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Road conditions slowly improving

By William F. West

The Daily Advance

1 Comment | Leave a Comment

Life after Tuesday’s big snowstorm slowly began returning to normal on Thursday, as most major roadways in the Elizabeth City area were cleared of snow and many residents cautiously began returning to work.

U.S. Highway 17 in the Elizabeth City area is now clear and dry, but patches of snow and ice remain, Pasquotank-Camden-Elizabeth City emergency management officials said. While motorists were able to drive on secondary roads on Thursday, many are still packed with snow and ice and remain hazardous for travel, officials said.

Motorists are also advised to continue to exercising caution when approaching bridges and overpasses.

City Manager Rich Olson said the city’s main thoroughfares are in good shape following work by private road-grading companies, but city crews will be out again today putting down salt and sand on icy spots.

As evidence of the improving road conditions, the state of emergency lifted for Elizabeth City, Pasquotank and Camden counties was lifted as of 5 p.m. on Thursday. The emergency operations center set up in Pasquotank to monitor the storm also closed Thursday afternoon.

A number of city and county offices also made plans to reopen today. Municipal offices in Elizabeth City, Edenton and Perquimans County reopened at 8 a.m., while county offices in Pasquotank, Camden, Chowan and Currituck planned to reopen after a two-hour delay.

The Pasquotank County landfill and recycling centers planned to be open at 9 a.m. today. In addition, a civil court session in Pasquotank was scheduled to start at 11 a.m.

Mid-Atlantic Christian University planned to operate on a normal schedule today. Elizabeth City State University planned to operate on a delayed schedule, starting classes at 10 a.m.

Not everything was back to normal, however. All public school districts in the region are closed today for a third straight day. Albemarle School is also closed today as is College of The Albemarle.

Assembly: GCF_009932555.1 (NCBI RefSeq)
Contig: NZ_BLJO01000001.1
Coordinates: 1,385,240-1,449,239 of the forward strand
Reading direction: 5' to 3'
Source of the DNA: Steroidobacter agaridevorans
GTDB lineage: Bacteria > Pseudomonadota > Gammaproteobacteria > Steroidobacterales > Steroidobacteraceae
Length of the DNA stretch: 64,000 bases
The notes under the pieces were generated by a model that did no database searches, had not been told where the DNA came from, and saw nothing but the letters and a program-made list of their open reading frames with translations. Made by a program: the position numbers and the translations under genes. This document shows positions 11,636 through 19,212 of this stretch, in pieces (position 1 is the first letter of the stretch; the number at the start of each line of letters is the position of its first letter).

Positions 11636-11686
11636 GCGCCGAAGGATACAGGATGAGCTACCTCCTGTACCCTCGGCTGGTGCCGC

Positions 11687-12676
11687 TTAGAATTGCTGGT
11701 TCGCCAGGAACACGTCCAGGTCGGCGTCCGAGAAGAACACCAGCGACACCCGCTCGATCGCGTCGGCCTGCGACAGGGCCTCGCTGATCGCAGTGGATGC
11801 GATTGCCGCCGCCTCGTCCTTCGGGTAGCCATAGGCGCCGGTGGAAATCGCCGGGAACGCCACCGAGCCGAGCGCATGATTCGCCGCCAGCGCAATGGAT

In Camden County, Sheriff Tony Perry said U.S. 17 is clear, U.S. 158 is mostly clear and N.C. Highway 343 is mostly clear north of the courthouse. South of the courthouse, N.C. 343 remains icy, Perry said. In addition, all secondary roads in Camden are still covered in ice.

Jarvis Winslow, Perquimans County Emergency Management coordinator, said U.S. 17 and N.C. Highway 37 are in good shape and that N.C. Department of Transportation had started removing snow from secondary roads.

Winslow said the secondary roads in Perquimans remain clogged with snow and ice, but he hoped with temperatures rising today — highs across the region are expected to hit 47 — the roads will be in much better shape by tonight.

Winslow noted that local farmers and other private citizens have helped clear some roadways, using tractors and other equipment.

In Currituck County, Sheriff Susan Johnson said road conditions are also improving. She credited DOT with doing an excellent job on the main routes through the county. She, too, said DOT crews will be working today to clear secondary roads in the county.

DOT spokeswoman Jennifer Garifo said the agency’s maintenance crews across the region spent all day Wednesday plowing up snow and spreading salt and sand on all four-lane routes. Those routes are mostly clear of snow, but she cautioned motorists to continue to watch out for “black ice” when traveling.

So far, most motorists have been driving cautiously. A number of vehicles continued to slide off roadways into ditches on Thursday, but no major traffic accidents were reported.

As of Thursday, DOT crews have applied 900 tons of salt to de-snow and de-ice area roadways, Garifo said. DOT estimates it has enough salt to complete its work clearing two-lane primary roads and secondary roads, she said.

DOT’s 111 trucks and 27 motor graders in Division 1 have been busy throughout the storm and its aftermath. Assisting them this week have been 20 trucks from DOT maintenance offices in the Triad and western Piedmont, Garifo said. They plan to stay in the region through Saturday morning.

Social media has been an important tool in getting word about road conditions.

Julie Stamper, Geographic Information System coordinator for Pasquotank, said county emergency management officials have been receiving many positive comments about pictures on the county’s Facebook page showing road conditions.

“And that’s making them stay home,” she said.

Comments

NCDOT response lacking

I know budgets are tight, but these 2 recent snows have produced much evidence that NCDOT in this area is falling well short of properly and effectively prepping or clearing both major and secondary roads before and after these snows. During this most recent snow, in my area, I have not seen a NCDOT vehicle road prepping or clearing any of the 6 roads within sight of my home. Elizabeth City Public Works has done a better job of clearing city streets and intersections than NCDOT has with state roads. Looks like city residents are getting more for their tax dollars than country folks this go around!

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